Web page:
Golding, who once planned an AIDS-themed show, drew the ire of politicians and cultural establishments for a very honest catalogue article by her friend David Wojnarowicz , using ACT-UP protest demonstrations as a model for PAIN (Prescribing Addiction Interventions now), in 1986. Its goal: to support people battling addiction and to have Sacklers for Purdue University at the cost of hundreds of thousands of lives, to extreme Radical and dishonest way to promote addictive opioids.

She used her influence in Artforum called the Sacklers’ role in the health catastrophe. In some of the world’s most revered museums, Sackler’s name has long been prominently displayed on the building’s flank, Golding and her fellow activists high Shout out “The Temple of Greed! They’ve staged death. They threw prescription bottles into a reflecting pool and created a “blizzard” of prescription pages (to borrow the language of Sackler’s internal documents), raining down on the Guggenheim’s rotunda— — Acts of political influence, many of which ultimately succeed. But they are also acts of aesthetic influence, captured with a strong sense of graceful anger.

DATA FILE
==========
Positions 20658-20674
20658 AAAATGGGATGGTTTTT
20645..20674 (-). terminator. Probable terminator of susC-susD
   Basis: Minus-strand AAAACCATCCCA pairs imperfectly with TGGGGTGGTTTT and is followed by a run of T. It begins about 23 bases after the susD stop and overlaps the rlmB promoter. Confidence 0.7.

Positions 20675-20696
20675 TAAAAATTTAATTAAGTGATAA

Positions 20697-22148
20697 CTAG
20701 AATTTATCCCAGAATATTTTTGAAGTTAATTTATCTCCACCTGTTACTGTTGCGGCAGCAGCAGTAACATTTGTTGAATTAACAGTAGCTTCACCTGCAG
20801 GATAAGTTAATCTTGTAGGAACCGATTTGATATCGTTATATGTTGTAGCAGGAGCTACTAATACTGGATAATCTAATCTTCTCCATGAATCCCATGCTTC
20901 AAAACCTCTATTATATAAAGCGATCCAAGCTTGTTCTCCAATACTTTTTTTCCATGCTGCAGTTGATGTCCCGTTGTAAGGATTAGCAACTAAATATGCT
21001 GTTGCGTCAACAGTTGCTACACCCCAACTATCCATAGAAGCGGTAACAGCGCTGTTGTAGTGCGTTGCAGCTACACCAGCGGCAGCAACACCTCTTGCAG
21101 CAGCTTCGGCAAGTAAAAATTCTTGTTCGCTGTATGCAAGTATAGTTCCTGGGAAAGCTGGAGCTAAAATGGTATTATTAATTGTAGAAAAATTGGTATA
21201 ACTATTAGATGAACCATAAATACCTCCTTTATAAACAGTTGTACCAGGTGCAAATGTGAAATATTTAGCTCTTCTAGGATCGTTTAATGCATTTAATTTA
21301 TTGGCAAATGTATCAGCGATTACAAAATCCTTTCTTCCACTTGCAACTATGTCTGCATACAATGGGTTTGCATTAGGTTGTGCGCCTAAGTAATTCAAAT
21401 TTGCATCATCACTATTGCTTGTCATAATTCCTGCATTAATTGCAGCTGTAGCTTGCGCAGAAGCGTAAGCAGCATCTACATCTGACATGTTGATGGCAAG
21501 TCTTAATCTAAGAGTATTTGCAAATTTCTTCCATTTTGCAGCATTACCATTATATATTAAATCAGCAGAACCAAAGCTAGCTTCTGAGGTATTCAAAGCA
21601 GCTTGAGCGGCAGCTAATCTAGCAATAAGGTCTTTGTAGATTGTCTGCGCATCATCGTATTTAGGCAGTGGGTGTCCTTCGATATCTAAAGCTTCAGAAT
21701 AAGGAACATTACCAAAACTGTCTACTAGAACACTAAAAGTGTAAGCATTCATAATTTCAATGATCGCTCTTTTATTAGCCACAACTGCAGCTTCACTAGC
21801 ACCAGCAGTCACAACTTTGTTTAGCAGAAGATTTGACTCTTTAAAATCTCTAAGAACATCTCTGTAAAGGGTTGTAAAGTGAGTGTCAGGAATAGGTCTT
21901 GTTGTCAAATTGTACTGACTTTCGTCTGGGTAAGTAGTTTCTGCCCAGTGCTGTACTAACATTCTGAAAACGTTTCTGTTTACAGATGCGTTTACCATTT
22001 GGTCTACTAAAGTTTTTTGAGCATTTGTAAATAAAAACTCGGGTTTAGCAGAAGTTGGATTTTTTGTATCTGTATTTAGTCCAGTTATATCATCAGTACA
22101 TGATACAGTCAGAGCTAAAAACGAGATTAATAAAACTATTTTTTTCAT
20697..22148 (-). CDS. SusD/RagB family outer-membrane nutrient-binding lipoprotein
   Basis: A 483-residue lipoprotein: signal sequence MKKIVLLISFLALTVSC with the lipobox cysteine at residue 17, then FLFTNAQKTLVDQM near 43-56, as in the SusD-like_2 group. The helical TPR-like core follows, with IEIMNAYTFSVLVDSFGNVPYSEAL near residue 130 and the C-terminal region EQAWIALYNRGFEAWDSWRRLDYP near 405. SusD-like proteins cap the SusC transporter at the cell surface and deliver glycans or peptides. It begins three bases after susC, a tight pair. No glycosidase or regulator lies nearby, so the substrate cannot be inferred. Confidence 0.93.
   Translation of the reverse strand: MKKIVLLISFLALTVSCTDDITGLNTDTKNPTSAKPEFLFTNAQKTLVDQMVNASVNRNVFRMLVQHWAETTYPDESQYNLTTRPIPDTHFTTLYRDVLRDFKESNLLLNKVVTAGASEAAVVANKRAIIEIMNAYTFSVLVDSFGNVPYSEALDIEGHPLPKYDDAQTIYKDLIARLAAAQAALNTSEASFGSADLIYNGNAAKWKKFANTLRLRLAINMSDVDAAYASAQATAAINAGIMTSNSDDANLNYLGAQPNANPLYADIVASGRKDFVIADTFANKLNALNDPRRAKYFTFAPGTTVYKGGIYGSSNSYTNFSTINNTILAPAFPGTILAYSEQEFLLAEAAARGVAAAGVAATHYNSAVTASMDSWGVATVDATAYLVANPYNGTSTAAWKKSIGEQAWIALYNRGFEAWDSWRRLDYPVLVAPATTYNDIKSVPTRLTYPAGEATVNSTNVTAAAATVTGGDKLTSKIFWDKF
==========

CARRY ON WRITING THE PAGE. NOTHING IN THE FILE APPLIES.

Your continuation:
Doctors point out that before OxyContin, Purdue has been pushing Valium, Poitras, including some once-popular nightmare ads, targeting women and their anxieties, with the aim of making them feel less annoying to their husbands and families than to make them feel better. An art world philanthropist and his ill-gotten gains, Goldin emphasizes to be a problem. A vein that shapes life. At the heart of the film – or Goldin’s work – is her beloved sister Barbara, a rebellious nonconformist whose life was too full for her parents to handle. Instead, they and some of the doctors they consulted used the label of mental illness to silence their eldest son. Her story made Humans are unbearable – her pain, her horrific death, her mother’s ways of denial. Neighbors in the suburbs must be unaware of their civil unrest and its horrific depths. The art world shouldn’t consider all the cash that museum donors yearn for The source of. In The Song of Sexual Dependence , 1985 slides and 1986 books, often considered Goldin’s masterpiece, her self-portrait Brutal and scarred and bruised by her ex-boyfriend. In her introspection, in her embrace of people’s unacceptable struggles, her spirit is to reject shame.